The cybersecurity community is facing a crisis caused by the escalating threat of high-profile ransomware attacks. Operational technology (OT) threats have the potential to lead to real-world effects: shutdown of a production plant, machinery malfunctions, chemical spills or even crashes of trains or passenger vehicles. So, how do we stop ransomwares like these? How to keep your data safe?

Good news! Here are some important countermeasures for a healthy information system to prevent a ransomware attack from affecting the organization or reduce the losses linked to such an attack.

The following simple cyber security advice can help you avoid becoming a victim of ransomware.

Keep offline copies of critical information

One of the most effective ways to prevent ransomware from wreaking havoc and blocking your sensitive data is to securely keep offline copies of vital information. That way, even if cybercriminals gain access to your computers and infect them with malware, you can wipe the system and restore your latest backup.

By staying focused on recovery methods, you ensure that your organization can move past a ransomware attack as quickly as possible without falling prey to the ransom or compromising critical information.

Not only ensuring the presence of backups but also their effectiveness through real-world testing makes a critical difference in the organization’s security. Store your backups offline. Ensure your back-up is not connected to the business network so that the attackers will not have the ability to also infect your backups via the network.

Consider cloud technologies if you haven’t done so already. The advantage over on-premises systems is that vulnerabilities in cloud-based architectures are more difficult to exploit. In addition, cloud storage solutions allow you to restore older versions of your files. This means that if the files are encrypted by ransomware, you should be able to return to an unencrypted version using cloud storage.

Follow basic cybersecurity best practices

To prevent vulnerabilities that could expose your organization to a ransomware attack, follow basic best practices such as thorough staff training on proper email hygiene against phishing tactics, beefing passwords, requiring regular password rotation, disabling administrator privileges for users of these workstations, and getting two-factor authentication (2FA) on every access point into a network. Enforce these policies programmatically and focus on preparation, prevention, and pre-encryption defense.

Furthermore, the application of the principle of defense in depth to the various elements of the information system will reduce the risk of total unavailability. This principle involves particularly zero-trust measures, segmentation of the network with zones of sensitivity and exposure of the various elements of the information system, by limiting the privileges granted to users or by controlling Internet access. Tools and protocols such as RDP (Remote Desktop Protocol) are a very common path for ransomware attacks. Disable them except where they’re absolutely necessary.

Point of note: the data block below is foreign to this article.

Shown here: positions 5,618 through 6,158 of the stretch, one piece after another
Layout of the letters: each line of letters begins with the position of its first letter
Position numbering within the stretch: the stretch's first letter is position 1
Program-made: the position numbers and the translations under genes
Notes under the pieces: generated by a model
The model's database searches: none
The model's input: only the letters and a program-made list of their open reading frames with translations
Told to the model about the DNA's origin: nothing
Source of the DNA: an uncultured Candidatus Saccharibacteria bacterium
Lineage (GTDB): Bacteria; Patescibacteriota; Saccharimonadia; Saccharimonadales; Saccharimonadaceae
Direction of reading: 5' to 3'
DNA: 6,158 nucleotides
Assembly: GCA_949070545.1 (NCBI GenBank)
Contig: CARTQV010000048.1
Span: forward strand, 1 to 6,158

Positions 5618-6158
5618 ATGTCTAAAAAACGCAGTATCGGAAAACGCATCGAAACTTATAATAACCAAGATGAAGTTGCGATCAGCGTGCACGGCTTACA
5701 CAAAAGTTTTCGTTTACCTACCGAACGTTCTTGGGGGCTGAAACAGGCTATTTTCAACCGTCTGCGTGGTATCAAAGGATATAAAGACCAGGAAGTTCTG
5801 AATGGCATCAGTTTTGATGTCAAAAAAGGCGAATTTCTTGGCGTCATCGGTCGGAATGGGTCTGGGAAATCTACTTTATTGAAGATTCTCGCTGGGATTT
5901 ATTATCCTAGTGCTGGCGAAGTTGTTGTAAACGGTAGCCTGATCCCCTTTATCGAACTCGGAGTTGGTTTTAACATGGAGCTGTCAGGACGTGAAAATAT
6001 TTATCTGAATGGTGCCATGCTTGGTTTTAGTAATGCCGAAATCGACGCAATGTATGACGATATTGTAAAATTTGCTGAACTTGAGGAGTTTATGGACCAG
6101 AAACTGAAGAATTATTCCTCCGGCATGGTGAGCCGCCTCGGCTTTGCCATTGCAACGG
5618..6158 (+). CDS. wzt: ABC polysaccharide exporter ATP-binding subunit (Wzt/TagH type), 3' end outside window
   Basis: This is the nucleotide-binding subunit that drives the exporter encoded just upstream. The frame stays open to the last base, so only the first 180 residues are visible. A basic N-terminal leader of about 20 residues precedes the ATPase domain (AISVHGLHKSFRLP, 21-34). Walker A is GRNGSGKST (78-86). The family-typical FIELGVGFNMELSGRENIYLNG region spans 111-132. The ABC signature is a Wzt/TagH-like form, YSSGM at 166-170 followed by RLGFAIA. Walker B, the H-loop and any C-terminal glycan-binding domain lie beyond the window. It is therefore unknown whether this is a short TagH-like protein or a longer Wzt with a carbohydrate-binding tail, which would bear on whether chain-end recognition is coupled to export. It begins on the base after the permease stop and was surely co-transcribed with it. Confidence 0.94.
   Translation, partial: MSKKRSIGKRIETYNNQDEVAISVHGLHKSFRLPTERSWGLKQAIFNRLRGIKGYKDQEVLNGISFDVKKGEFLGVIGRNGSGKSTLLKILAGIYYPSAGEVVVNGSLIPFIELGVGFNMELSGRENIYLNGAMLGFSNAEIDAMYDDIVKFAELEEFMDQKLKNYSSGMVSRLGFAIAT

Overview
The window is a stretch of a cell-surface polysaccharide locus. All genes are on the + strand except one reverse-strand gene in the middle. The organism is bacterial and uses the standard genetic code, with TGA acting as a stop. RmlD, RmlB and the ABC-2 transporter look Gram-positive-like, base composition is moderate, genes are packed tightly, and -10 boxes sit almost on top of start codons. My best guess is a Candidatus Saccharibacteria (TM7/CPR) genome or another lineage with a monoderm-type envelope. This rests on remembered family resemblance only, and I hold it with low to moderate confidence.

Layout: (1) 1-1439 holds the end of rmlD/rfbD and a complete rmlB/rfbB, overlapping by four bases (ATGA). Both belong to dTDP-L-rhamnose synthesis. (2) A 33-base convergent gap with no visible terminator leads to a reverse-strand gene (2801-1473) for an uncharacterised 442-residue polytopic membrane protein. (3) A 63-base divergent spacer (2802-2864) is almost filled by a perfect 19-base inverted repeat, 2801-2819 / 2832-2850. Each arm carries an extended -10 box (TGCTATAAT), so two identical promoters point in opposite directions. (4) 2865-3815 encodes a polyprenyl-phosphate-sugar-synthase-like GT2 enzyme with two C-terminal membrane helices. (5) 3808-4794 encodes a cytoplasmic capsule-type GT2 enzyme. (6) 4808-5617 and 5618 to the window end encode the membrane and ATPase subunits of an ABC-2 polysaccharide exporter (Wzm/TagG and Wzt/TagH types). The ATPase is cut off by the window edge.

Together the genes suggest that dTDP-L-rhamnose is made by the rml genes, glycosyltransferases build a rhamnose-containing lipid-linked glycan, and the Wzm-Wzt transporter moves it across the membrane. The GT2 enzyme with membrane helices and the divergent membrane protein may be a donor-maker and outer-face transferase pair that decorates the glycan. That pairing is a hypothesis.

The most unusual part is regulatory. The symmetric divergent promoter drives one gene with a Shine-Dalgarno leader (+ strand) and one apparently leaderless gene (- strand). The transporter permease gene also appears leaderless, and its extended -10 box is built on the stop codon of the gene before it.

Double check your organization’s patch management structure with security and detection upgrades. Of course, patching is easier said than done. Your IT team first needs to test the patches for conflicts with existing applications and configurations. Testing could conflict with application development time. However, you must balance those considerations with the risks of delaying patches.

Stress test your organization’s incident response plan

Planning for a ransomware attack can make all the difference in how your organization responds at the critical moment. Make a security risk assessment checklist and define an incident response plan to ensure business continuity and a return to a nominal state.

Stress-test your organization’s incident response plan to develop muscle memory. If that’s not a possibility, engage or outsource an effective incident response capability for prompt response to high-impact incidents.

Stay current on cybersecurity trends

Get in front of the threat rather than react to it. As the ransomware landscape evolves, the best strategy to stay up to date on your organization’s response strategy is to stay plugged into the community.

Use Cyber Threat Intelligence (CTI) to better understand threat actor motivations and tactics and prioritize security resources. Cyber Threat Intelligence services provide information on threat actors targeting IT or OT.

Every industry has its share of risks. The year-over-year rise in industry targeting highlights the risks to all industry sectors and a need for meaningful advancements and maturity in cybersecurity programs across the board.

Keeping a permanent watch enables you to stay informed when software and hardware vulnerabilities are discovered in the services used in your entity and when patches are available. The CERT-FR website ( can help you with this process.

As edge device vulnerabilities and targeting are on the rise, it is critical for organizations to start changing their security cultures from being reactive to adopting a proactive approach to security “on the edge.”